Homage to Debussy

The music world honors Debussy this year, the 100th anniversary of his death. Pianists have always enjoyed playing one of his most beautiful pieces, Clair de lune. It is the third in a set of four pieces grouped under a title drawn from a poem by Paul Verlaine. The poet refers to dancing “masqueraders and bergamaskers,” a possible reason for the title Suite Bergamasque. The second and fourth pieces in the suite are dances, but this piece depicts the filmy moonlight in which the dancers sway, play lutes, and sing.

Debussy had an affinity with the French Symbolist movement and its evocation of the indefinite. He spoke of using “floating chords” in his music. Yet Dr. Faber demonstrates that the structural points in Clair de lune are classic and underlie the atmospheric wash that suggests the moonlit landscape. To regard the keyboard geography as five blacks and two whites immediately eases concern about the key signature. To appreciate that a ii-V-I progression in the gently sonorous bass supports scales slowly descending in sixths gives the player a simple scaffold over which to play the more quickly moving notes. And the fingerings and redistribution of notes between the hands provided by Dr. Faber’s edition offers insight into how to play this piece with fluency and expression.

Not yet ready for the original Clair de lune? You can enjoy playing it in the easier arrangement found in Adult Piano Adventures Classics Book 2. Or you can use this arrangement as a skeleton sketch of the original. You, too, can explore and delight in a moonlit landscape!

16 replies on “Homage to Debussy”

  • A truly beautiful performance, Randall! Thank you for this, and for your interesting points about the piece.
    Nicole Muller, Canada

  • A truly beautiful performance, Randall! Thank you for this, and for your interesting points about the piece.

    Nicole Muller, Canada

  • I appreciate your monthly pieces and discussion. It makes teaching a familiar piece fresh for the student and teacher. Thank you!

  • Beautiful! I so enjoyed your performance Dr. Faber! Your discussion of the piece is so interesting and enlightening! Thank you!

  • Lovely interpretation. I really enjoyed the way you brought out various “hidden” melody fragments in the accompaniment patterns. Bravo!

  • Thank you for this lovely performance of one of my favorite all time romantic pieces! IT was such a relaxed, yet beautifully articulated rendering of one of Debussy’s greatest pieces. This really makes me want to review it and get it back up to snuff.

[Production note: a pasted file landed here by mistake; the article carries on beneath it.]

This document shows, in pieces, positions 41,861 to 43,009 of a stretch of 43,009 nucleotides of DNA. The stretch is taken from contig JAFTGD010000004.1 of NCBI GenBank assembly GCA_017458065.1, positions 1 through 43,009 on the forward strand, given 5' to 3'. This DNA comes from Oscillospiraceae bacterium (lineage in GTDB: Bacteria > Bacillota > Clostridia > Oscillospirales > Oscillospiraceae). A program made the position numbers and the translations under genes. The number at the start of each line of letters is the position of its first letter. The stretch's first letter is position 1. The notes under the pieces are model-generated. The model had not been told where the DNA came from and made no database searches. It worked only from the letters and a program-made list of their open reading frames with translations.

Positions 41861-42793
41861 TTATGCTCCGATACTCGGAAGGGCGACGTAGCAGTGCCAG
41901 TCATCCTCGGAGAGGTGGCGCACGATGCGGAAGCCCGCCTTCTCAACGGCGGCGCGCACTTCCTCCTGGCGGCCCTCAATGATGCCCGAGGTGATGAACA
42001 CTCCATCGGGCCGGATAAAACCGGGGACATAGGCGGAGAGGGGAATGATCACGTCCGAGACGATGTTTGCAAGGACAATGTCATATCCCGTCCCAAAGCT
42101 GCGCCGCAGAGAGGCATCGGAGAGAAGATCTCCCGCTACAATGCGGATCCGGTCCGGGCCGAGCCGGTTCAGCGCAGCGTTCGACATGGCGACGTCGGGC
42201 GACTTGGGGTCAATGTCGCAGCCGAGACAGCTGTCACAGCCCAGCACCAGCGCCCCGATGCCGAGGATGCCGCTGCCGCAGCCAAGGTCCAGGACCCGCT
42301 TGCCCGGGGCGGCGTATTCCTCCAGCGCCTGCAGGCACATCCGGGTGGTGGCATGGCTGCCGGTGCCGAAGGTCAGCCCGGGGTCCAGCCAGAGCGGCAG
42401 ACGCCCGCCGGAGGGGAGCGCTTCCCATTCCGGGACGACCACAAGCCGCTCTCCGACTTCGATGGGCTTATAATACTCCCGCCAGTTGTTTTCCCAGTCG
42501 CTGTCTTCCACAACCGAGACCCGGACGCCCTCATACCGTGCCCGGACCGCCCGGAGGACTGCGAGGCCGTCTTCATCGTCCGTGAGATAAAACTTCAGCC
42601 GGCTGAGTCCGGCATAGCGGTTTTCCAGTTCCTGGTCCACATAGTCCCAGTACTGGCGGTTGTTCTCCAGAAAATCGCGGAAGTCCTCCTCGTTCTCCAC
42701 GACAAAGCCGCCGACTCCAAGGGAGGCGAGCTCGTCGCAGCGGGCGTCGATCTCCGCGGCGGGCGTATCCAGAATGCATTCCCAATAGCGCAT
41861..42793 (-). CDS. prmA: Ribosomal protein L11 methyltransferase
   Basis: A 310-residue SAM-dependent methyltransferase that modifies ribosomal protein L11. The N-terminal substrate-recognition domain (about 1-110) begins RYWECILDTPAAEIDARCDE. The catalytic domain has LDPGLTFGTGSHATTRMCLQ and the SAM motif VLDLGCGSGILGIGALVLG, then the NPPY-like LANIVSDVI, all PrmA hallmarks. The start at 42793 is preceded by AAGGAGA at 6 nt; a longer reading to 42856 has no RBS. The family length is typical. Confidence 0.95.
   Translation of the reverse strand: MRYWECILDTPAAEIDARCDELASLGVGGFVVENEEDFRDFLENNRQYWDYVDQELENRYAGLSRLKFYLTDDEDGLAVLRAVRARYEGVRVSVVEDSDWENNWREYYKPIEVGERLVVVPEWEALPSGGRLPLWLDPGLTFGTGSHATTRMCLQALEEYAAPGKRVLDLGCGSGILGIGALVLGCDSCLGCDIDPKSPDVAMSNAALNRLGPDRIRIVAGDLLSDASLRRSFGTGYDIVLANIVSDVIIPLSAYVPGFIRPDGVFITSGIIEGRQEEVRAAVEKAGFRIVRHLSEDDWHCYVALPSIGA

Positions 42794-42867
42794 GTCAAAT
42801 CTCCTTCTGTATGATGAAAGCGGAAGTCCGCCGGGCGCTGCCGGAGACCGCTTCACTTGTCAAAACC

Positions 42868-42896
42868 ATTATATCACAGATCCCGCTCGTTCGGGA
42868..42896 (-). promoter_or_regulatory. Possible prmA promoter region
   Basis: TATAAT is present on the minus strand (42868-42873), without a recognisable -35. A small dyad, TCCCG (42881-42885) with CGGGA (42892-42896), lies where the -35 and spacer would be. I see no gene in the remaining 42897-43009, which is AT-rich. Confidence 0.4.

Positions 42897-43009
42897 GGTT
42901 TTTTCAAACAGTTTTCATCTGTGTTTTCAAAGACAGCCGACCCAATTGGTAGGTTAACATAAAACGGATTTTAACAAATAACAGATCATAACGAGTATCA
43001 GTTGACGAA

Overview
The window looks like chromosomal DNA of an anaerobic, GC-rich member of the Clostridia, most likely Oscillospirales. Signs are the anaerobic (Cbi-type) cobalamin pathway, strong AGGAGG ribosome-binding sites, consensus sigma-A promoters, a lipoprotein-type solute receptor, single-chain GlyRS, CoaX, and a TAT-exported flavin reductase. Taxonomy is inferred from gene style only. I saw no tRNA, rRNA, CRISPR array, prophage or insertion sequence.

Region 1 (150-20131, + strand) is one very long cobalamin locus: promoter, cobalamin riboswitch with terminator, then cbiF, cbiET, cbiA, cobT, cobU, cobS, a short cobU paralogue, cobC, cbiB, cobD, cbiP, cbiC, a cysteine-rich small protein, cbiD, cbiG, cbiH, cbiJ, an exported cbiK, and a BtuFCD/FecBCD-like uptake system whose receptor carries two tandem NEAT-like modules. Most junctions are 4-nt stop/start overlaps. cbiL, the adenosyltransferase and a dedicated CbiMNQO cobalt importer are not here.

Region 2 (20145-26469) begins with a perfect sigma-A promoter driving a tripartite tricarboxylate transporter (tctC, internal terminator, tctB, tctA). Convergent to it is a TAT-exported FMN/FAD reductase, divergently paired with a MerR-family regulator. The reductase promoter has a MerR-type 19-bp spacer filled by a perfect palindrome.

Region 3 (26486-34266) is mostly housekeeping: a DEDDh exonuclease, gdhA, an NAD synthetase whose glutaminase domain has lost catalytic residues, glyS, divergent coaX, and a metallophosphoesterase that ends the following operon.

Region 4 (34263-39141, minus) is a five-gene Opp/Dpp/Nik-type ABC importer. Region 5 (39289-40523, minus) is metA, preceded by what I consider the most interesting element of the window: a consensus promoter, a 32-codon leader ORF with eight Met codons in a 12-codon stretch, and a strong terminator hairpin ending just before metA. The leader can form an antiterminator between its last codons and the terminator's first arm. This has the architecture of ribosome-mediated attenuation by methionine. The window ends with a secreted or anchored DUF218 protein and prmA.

• Wonderful performance Randy. I wish I could play half as well as you… alright, make that 1/10th as well. It probably would help if I practiced. Michael B., Rockville, MD

  • I enjoyed your beautiful performance and also your discussion. My teacher assigned this piece when I was only 13 years old. I was ready technically but I doubt that I would have had the emotional maturity at that age to really ‘feel’ the music I was playing. I always take this into consideration as a teacher.

  • I love this piece I am a beginner with no formal tutor as yet but have been following your books. I can play morning, alexander March etc. And aim to reach the level of Debussy. Listening to Clair de made me want to play piano. I will learn to play this piece, thank you so much for playing this you are phenomenal. From Linda Alston Cumbria UK

  • Thanks. Beautiful, lovely, amazing touch softly smoothen a mind. Your control is impressive and soothes in the harmonious relationship in a tonality perspective. Appreciated to ii-V-I leveling in a structural progressions into another cloudy imagination journey. Excellent performance!

  • Thanks so much for your insights and analysis. I recall learning this as a teenager and being thrilled to identify the opening 3 partials as a Db chord but when I showed my teacher, she just kind of shrugged and went on, making me just play note by note. What a waste of an “Ah-ha!” moment!
    It took me many years of struggle to learn blues, country, rock & roll, etc. on my way to being a competent jazz musician, after only being taught to recognize notes, not patterns and logic. I so appreciate your approach and look forward to these videos.

    • Lynn, wow on two levels: (1) excellent teachers always seek the aha moment. (2) Patterns..aural, visual and kinesthetic.. are what piano teaching/learning is about. So good that you carried through with determination and success. We’re working hard to ensure this next generation of piano teaching is as enlightened as your comments. All the best to you.
      Randall Faber

  • Thanks so much for your insights and analysis. I recall learning this as a teenager and being thrilled to identify the opening 3 partials as a Db chord but when I showed my teacher, she just kind of shrugged and went on, making me just play note by note. What a waste of an “Ah-ha!” moment!
    It took me many years of struggle to learn blues, country, rock & roll, etc. on my way to being a competent jazz musician, after only being taught to recognize notes, not patterns and logic. I so appreciate your approach and look forward to these videos.

    • Lynn, wow on two levels: (1) excellent teachers always seek the aha moment. (2) Patterns..aural, visual and kinesthetic.. are what piano teaching/learning is about. So good that you carried through with determination and success. We’re working hard to ensure this next generation of piano teaching is as enlightened as your comments. All the best to you.
      Randall Faber

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